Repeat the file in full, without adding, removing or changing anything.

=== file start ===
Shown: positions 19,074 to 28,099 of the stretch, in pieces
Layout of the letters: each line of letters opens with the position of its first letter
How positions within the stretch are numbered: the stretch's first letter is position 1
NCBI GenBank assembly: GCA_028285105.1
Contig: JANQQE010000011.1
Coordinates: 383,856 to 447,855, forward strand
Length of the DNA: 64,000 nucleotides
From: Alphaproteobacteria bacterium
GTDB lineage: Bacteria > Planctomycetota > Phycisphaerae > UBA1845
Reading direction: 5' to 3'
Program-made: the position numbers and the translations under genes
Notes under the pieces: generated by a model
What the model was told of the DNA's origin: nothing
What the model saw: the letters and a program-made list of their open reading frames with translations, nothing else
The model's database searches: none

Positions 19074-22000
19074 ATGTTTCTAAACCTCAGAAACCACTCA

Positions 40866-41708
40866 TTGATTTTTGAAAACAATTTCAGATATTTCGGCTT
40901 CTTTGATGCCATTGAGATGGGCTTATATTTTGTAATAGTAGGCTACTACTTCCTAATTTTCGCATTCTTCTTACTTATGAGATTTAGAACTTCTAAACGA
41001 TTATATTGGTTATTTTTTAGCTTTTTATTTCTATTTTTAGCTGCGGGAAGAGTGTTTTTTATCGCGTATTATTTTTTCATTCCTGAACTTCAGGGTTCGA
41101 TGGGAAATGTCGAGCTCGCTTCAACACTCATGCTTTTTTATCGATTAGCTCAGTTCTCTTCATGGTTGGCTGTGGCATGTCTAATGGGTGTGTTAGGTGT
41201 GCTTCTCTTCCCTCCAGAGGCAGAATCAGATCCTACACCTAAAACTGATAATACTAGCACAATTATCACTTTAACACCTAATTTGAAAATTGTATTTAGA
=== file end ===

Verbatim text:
Shown: positions 19,074 to 28,099 of the stretch, in pieces
Layout of the letters: each line of letters opens with the position of its first letter
How positions within the stretch are numbered: the stretch's first letter is position 1
NCBI GenBank assembly: GCA_028285105.1
Contig: JANQQE010000011.1
Coordinates: 383,856 to 447,855, forward strand
Length of the DNA: 64,000 nucleotides
From: Alphaproteobacteria bacterium
GTDB lineage: Bacteria > Planctomycetota > Phycisphaerae > UBA1845
Reading direction: 5' to 3'
Program-made: the position numbers and the translations under genes
Notes under the pieces: generated by a model
What the model was told of the DNA's origin: nothing
What the model saw: the letters and a program-made list of their open reading frames with translations, nothing else
The model's database searches: none

Positions 19074-22000
19074 ATGTTTCTAAACCTCAGAAACCACTCA

Positions 40866-41708
40866 TTGATTTTTGAAAACAATTTCAGATATTTCGGCTT
40901 CTTTGATGCCATTGAGATGGGCTTATATTTTGTAATAGTAGGCTACTACTTCCTAATTTTCGCATTCTTCTTACTTATGAGATTTAGAACTTCTAAACGA
41001 TTATATTGGTTATTTTTTAGCTTTTTATTTCTATTTTTAGCTGCGGGAAGAGTGTTTTTTATCGCGTATTATTTTTTCATTCCTGAACTTCAGGGTTCGA
41101 TGGGAAATGTCGAGCTCGCTTCAACACTCATGCTTTTTTATCGATTAGCTCAGTTCTCTTCATGGTTGGCTGTGGCATGTCTAATGGGTGTGTTAGGTGT
41201 GCTTCTCTTCCCTCCAGAGGCAGAATCAGATCCTACACCTAAAACTGATAATACTAGCACAATTATCACTTTAACACCTAATTTGAAAATTGTATTTAGA